Fed slashes U.S. rates in rare move between meetings

Fed slashes U.S. rates in rare move between meetings

The Federal Reserve slashed U.S. interest rates on Wednesday in a surprise move that reflected its evident concern that businesses were cutting spending so steeply that the economy was at risk of falling into recession.

For a second time this year, the U.S. central bank delighted financial markets by aggressively cutting rates between regularly scheduled meetings of its policysetting Federal Open Market Committee.

In the statement that followed the relatively rare step, the Fed served notice it was ready to cut rates again if needed, saying risks to the economy remained tilted toward weakness. The Fed's next scheduled FOMC meeting is on May 15.

The latest Fed action, taken after an early morning conference call between Fed Chairman Alan Greenspan and other FOMC members, brings the federal funds overnight bank lending rate down to 4.5 percent - its lowest level in more than 6-1/2 years. That was just before the Fed raised the fed funds rate to 4.75 percent in August 1994.

The more symbolic discount rate on Fed loans to banks will fall to 4.0 percent.


Stock markets, already in positive territory before the move, soared on the news that borrowing and investment costs would fall. The Dow Jones industrial average was ahead nearly 400 points at noon and the high-tech laden Nasdaq composite index was up more than 160 points.

The last time the Fed changed rates between scheduled meetings of its policymaking FOMC was on January 3. It has cut interest rates four times this year, for a total of two full percentage points.

In the statement explaining its decision, the Fed said progress was being made in reducing overstocked inventories and added that consumer spending and housing were holding up reasonably well.

"Nonetheless, capital investment has continued to soften and the persistent erosion in current and expected profitability, in combination with rising uncertainty about the business outlook, seems poised to dampen capital spending going forward," the Fed said.

"This potential restraint, together with the possible effects of earlier reductions in equity wealth on consumption and the risk of slower growth abroad, threatens to keep the pace of economic activity unacceptably weak," it added.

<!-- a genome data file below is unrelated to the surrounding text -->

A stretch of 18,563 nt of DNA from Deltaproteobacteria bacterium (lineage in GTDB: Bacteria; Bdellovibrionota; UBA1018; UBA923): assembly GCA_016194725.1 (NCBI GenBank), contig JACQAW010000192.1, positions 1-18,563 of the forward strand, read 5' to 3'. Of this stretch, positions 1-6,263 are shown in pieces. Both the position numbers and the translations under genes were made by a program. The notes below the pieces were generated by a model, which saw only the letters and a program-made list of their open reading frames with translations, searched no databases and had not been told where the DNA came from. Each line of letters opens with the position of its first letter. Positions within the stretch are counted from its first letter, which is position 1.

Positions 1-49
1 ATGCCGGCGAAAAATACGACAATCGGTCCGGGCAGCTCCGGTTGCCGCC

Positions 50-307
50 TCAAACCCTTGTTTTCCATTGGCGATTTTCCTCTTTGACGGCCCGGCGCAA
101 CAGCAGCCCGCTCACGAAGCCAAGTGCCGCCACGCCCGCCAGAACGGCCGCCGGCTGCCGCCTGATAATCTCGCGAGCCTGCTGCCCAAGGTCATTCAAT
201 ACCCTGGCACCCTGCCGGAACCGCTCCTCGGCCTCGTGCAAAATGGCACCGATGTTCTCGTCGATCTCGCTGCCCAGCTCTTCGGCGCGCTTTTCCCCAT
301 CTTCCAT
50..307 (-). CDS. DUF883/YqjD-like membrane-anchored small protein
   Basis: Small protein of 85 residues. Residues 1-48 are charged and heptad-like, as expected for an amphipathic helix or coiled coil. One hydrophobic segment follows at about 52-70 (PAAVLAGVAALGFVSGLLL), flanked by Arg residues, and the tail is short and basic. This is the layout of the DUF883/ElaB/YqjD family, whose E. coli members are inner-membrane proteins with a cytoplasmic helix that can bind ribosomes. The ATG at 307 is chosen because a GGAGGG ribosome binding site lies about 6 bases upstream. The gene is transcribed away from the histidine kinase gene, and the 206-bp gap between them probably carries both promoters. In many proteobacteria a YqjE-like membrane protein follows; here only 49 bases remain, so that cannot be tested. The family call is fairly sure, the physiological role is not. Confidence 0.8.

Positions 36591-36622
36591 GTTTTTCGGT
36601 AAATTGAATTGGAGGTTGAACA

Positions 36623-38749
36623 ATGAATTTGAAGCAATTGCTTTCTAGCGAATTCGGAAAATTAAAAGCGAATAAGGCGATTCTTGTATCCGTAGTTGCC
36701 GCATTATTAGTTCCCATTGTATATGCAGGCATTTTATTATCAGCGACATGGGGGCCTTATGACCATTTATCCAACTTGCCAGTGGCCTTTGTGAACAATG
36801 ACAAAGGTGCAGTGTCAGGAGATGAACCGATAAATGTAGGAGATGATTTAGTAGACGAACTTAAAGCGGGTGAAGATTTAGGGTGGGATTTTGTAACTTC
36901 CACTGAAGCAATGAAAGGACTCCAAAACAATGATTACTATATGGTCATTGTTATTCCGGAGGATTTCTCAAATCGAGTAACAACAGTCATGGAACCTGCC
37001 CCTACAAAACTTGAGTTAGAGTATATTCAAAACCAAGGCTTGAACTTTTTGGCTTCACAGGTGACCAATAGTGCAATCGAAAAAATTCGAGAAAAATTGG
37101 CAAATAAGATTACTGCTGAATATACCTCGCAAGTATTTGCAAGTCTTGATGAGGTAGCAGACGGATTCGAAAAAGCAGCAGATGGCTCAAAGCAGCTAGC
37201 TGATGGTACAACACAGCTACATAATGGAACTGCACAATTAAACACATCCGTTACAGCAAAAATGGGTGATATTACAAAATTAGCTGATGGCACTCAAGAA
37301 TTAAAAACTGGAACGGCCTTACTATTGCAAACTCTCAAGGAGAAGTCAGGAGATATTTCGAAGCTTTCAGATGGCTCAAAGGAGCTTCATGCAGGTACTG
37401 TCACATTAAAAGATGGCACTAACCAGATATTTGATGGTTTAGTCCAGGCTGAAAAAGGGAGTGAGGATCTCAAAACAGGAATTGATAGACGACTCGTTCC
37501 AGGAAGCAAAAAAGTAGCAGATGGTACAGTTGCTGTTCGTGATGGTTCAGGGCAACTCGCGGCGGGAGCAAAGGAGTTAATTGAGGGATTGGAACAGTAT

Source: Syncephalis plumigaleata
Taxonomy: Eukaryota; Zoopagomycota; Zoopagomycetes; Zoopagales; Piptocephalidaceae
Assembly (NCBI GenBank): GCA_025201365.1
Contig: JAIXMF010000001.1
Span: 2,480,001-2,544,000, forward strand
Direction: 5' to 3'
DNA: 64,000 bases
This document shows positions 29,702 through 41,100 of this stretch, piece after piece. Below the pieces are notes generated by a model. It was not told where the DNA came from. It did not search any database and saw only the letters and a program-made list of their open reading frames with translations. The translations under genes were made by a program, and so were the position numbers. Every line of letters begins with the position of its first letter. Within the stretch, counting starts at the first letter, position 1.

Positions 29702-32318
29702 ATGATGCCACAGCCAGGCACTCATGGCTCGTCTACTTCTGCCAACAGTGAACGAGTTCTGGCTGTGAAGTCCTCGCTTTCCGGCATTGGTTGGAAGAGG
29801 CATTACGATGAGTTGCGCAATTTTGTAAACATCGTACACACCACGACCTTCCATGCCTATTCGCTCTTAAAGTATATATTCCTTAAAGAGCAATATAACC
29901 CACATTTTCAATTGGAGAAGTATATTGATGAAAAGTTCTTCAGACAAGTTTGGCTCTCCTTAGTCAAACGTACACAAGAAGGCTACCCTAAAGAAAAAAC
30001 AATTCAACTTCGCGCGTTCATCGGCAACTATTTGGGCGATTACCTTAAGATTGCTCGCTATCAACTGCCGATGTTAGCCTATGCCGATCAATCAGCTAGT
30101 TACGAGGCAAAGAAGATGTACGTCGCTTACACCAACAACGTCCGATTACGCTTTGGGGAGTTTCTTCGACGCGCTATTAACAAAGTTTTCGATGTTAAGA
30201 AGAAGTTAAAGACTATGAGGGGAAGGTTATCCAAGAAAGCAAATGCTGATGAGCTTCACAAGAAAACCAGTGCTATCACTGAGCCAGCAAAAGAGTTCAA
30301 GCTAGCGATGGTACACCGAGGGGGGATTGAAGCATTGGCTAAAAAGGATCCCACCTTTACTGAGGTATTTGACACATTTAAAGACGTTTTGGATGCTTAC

Analysts hailed Fed policymakers' determination to head off a recession in the world's largest economy.


"The Fed is underscoring a point," said economist Diane Swonk of Bank One Corp. in Chicago. "They are going to take whatever action is necessary to make sure the ship doesn't sink."

Earlier on Wednesday, the Commerce Department issued the February trade report that showed a record falloff in the dollar value of imports of consumer and capital goods. The overall monthly deficit declined to $26.99 billion from $33.25 billion in January, largely because companies were importing less amid waning consumer demand and high inventories.

Drew Matus, an economist at Lehman Brothers in New York, said it was notable that the Fed expressed worry that a decline in equity wealth because of past stock market declines might dampen spending in future.

"But they do also talk about capital spending so someone could make a reasonable argument that they cut on the trade number," Matus added.

The completely unexpected move highlights growing concern at the U.S. central bank about the rapidity with which the economy is losing steam.

"It's proportional to how the risks for the economy feel. This should be a very clear statement from the Fed that Greenspan is going to do what it takes to help the economy," said Jim Glassman, economist at J.P. Morgan.

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